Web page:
Friday, May 9, 2003/lk
Hood River County attorney Will Carey is relieved that local taxpayers won’t have to bear the cost of a trial over a disputed land exchange.
On Thursday, Carey learned that Hood River Circuit Court Judge Donald Hull had dismissed a lawsuit brought against the county and Mt. Hood Meadows, Ltd., by the Hood River Valley Residents Committee and Mike McCarthy, one of its members.
“This ruling saves the county a very costly and lengthy trial that would have had the same outcome,” Carey said.
This week Hull determined that the Cascades Resources Advocacy Group (CRAG), plaintiffs’ attorneys, had not followed the correct legal procedure for instigating its latest round of court action. His decision was based on “claim preclusion,” the fact that CRAG had made the same arguments in a different venue that had already been overturned twice last year.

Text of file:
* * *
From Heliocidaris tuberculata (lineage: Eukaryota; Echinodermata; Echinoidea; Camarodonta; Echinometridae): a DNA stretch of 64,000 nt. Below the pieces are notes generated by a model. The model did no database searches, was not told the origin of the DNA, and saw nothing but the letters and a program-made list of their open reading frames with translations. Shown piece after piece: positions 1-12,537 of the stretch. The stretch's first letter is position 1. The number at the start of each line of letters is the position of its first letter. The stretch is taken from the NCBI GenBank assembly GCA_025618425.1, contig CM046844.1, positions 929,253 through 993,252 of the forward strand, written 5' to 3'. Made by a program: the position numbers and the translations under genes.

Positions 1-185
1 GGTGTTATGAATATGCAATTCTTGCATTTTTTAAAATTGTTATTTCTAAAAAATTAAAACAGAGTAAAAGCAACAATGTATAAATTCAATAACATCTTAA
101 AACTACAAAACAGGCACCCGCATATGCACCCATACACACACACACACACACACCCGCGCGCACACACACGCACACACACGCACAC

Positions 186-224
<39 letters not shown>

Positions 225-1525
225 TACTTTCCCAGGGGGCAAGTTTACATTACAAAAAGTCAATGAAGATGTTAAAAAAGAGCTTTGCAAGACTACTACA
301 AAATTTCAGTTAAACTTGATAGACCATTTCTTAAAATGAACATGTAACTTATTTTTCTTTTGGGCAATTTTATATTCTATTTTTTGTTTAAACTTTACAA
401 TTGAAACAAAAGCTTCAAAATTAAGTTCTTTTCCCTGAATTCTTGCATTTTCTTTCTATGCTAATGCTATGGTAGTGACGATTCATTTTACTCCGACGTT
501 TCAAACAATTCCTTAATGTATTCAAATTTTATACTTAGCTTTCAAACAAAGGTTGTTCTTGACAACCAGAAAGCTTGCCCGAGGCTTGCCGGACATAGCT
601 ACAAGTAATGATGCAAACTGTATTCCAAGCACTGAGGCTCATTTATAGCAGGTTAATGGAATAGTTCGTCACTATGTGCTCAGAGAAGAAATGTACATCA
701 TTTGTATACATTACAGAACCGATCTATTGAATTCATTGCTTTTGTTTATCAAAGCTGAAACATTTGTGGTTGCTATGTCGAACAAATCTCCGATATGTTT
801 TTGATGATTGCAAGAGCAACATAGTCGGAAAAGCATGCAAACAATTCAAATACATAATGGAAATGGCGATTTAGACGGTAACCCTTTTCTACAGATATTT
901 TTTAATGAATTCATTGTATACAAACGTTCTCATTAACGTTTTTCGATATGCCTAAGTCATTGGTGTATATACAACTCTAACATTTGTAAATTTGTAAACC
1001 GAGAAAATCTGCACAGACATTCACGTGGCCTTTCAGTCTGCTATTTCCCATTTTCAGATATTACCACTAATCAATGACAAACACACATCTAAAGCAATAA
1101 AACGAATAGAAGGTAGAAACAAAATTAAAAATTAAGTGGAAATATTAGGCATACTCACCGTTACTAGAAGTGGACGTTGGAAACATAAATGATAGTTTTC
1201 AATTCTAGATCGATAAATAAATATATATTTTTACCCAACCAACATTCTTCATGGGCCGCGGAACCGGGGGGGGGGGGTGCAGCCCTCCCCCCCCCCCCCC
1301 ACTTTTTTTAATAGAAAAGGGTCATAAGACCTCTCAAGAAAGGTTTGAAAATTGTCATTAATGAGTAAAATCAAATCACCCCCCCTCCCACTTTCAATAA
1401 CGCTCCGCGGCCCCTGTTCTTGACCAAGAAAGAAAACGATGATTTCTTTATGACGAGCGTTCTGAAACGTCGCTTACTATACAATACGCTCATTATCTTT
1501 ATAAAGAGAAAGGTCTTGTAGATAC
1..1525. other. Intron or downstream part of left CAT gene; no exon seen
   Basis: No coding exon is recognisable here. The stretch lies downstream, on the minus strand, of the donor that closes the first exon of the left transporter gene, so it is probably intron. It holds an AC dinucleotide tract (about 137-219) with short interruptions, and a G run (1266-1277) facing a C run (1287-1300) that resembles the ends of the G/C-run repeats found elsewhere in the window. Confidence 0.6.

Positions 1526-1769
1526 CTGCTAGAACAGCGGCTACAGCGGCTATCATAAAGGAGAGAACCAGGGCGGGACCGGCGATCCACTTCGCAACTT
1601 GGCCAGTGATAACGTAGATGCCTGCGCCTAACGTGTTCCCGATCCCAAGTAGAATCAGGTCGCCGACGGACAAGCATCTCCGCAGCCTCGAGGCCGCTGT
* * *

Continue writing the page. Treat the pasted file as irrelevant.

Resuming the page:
Both CRAG and the HRVRC declined comment on the court ruling.
Before rendering his verdict, Hull reviewed briefs on the issue that had been submitted by both legal teams. In April, he had given a homework assignment to all of the involved lawyers after the defendants asked to have the case dismissed because of that issue.
Under claim preclusion, a plaintiff is prevented from bringing unnecessary delays to the resolution of a legal matter, by consolidating all matters into one complaint whenever possible.
“They should have filed the alternative cases at the same time, not waited until they got a ruling on one and then filed a brand new case using the same facts in a different theory,” Carey said.
Dave Riley, Meadows general manager, said he was not surprised by the judge’s decision.
“The HRVRC claims have been baseless from the beginning, they have had to be told three times now that this is a legal land exchange,” Riley said.
The HRVRC and McCarthy were seeking to reverse the county’s trade of 640 acres near the southern border for 785 acres owned by Meadows. The deal also included a $1 million payment by the county to offset the value different in merchantible timber on its newly acquired property.